Mental illness. The words have stigma attached. No one wants to admit there’s an issue. I’ve found myself doing it too…
A few weeks ago, I had a conversation with a friend. We were having a conversation about depression and mental illness in general. I told my friend that I take medicine daily for anxiety. Then I followed it up with, “well, apparently it’s because of my jacked up thyroid. The doctor said that if I hadn’t been taking it, he would have put me on it. I was treating the symptom before I knew what was causing it.”
And you know what? Later I realized that the reason I added the addendum was because I didn’t want to say that I had an issue. That I have anxiety. That my mind races over and over and over again and I can’t stop it. No matter how much I pray for it to stop, to slow down, to just chill…it doesn’t. And it sucked. For a long time.
My relationships with women have never had longevity. My closest friends I’ve met in the last 10 years. I always thought I had a problem. I had two sets of friends at different times in my life turn their backs on me because they didn’t agree with a choice I had made. It hurt. All of the relationships recovered, but over the years they faded…and some never recovered to what they had been. It hurt.
Those moments hit me as I’m driving home from work. There’s a lot of time in the car…and as I sit here, I think that this could be a part of the reason why I don’t like silence. Where there is silence my brain likes to talk…and it’s not always talking nicely.
The last few months I have been in a downward spiral. Too many thoughts…nothing that is detrimental…but I let laziness take over. I gave myself a pass because I was tired. I am tired.
This past weekend I was at a Coach Summit (some of you might have seen just a few posts – sorry about that;) in Nashville. Shaun T spoke on one of the days and I was floored. He shared something extremely personal from his past. Something I don’t know that I would’ve had the courage to share had it been me…but then again, maybe I would have, because here I am writing this post*.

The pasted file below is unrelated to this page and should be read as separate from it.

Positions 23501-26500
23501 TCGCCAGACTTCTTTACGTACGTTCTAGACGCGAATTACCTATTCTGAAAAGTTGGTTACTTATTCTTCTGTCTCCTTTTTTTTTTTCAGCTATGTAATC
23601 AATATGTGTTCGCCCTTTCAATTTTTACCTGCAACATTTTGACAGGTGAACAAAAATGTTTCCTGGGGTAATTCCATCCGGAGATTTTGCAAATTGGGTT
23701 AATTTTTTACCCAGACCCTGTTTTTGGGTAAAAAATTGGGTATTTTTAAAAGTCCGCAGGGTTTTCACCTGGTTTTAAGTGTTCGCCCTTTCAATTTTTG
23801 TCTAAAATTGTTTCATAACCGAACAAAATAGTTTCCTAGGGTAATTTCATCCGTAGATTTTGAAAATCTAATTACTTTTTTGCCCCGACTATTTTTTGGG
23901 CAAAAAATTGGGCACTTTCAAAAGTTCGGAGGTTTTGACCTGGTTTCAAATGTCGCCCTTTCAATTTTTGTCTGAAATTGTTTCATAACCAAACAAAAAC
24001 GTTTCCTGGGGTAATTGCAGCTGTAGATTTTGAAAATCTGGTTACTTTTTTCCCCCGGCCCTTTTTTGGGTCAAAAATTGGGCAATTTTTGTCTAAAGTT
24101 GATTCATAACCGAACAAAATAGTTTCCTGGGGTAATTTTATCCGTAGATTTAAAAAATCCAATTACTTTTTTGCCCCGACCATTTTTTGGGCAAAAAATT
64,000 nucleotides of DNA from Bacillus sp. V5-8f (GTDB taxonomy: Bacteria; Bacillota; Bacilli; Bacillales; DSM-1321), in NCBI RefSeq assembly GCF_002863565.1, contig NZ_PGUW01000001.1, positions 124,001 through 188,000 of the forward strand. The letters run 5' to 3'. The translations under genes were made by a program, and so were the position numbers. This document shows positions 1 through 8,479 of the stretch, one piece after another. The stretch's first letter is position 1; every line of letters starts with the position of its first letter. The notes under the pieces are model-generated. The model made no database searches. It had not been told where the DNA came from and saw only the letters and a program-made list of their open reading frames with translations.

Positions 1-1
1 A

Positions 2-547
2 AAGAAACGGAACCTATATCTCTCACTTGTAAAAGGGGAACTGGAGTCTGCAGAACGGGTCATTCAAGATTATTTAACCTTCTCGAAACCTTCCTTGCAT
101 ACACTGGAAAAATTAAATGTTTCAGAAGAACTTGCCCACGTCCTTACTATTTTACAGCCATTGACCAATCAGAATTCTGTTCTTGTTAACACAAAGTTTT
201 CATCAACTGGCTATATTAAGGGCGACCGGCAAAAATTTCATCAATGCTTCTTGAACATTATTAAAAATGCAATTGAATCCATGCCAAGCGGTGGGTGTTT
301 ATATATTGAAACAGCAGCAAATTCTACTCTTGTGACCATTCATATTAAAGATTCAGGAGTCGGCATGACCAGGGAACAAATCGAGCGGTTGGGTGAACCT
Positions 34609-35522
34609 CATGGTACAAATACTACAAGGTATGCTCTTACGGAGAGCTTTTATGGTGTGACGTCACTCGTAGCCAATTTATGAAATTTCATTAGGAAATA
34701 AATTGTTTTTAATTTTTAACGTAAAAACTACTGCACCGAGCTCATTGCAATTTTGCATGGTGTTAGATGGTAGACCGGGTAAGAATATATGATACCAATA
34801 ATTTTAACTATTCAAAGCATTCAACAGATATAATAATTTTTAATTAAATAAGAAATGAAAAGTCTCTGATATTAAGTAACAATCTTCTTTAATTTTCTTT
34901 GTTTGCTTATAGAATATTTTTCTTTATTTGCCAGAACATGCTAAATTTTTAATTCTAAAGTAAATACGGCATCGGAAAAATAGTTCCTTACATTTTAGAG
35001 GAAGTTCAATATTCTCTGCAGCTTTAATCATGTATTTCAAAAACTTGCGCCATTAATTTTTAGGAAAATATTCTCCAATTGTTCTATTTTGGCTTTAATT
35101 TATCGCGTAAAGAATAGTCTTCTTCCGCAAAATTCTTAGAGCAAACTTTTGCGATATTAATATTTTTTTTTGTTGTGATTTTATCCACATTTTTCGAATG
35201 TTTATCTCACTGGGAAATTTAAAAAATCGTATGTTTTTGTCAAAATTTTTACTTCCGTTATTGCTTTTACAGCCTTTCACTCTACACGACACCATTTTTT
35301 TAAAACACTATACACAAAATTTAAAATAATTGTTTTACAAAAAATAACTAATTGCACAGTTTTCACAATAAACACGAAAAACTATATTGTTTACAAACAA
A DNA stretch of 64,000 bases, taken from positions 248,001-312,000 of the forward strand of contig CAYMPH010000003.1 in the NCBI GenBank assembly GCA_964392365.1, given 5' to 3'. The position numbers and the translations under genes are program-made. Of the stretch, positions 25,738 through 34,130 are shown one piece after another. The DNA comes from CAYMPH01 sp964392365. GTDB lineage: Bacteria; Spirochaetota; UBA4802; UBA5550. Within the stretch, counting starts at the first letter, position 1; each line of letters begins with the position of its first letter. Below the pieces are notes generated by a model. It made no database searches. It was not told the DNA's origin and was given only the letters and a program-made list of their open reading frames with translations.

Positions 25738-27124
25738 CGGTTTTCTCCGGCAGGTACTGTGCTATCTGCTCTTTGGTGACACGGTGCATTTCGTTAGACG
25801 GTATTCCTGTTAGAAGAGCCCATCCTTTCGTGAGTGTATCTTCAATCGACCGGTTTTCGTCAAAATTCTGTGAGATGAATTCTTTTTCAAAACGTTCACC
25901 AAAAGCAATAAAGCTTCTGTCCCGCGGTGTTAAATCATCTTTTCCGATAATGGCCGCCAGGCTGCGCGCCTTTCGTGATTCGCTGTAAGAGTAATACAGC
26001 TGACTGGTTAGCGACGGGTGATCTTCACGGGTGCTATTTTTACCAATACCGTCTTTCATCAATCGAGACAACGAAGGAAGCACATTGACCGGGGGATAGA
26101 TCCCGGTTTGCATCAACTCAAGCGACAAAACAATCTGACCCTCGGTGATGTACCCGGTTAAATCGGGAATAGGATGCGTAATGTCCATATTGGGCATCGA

He stated that admitting the problem was only part of it… Sometimes you can’t move forward unless you’ve divulged everything. For me, it was thinking about all of the conversations I’ve had with friends and co-workers where I felt like I was justifying the medicine I’m on…where I let my thoughts define me. When I let them defeat me.
I have been feeling God leaning on me lately to do more in certain areas of my life…to encourage and provide help in some way to those suffering from the ripple effects of mental illness…It could be depression, it could be anxiety, it could be so much more that I’m not aware of yet.
Praying our issues away is not always the answer. Sometimes we need something to balance it out…sometimes that’s medicine…and that’s okay. It doesn’t matter if there’s a reason that’s causing the illness, what matters is that we are doing something about it.
The more we share what we are dealing with the easier it’s going to be to find answers…Similar to AIDS back in the 80’s, I feel these are the years where we will be able to learn more about mental illness because we are talking openly about it, despite the repercussions. I’m okay with the stigma… because it won’t be a stigma for long.
The theme at the Coach Summit was #strongereveryday. We have to take it day by day. I can talk myself out of doing something because my brain always tells me I’m a failure…but I’m not. I’m a child of God and a miracle in itself when you really diagnose how children are created…I’m not going to waste this miracle and neither should you. Let’s be encouraging and let’s dig in and find a way to eliminate stigmas in general.
I’ll start…will you join me?
*Watch Shaun T’s talk here.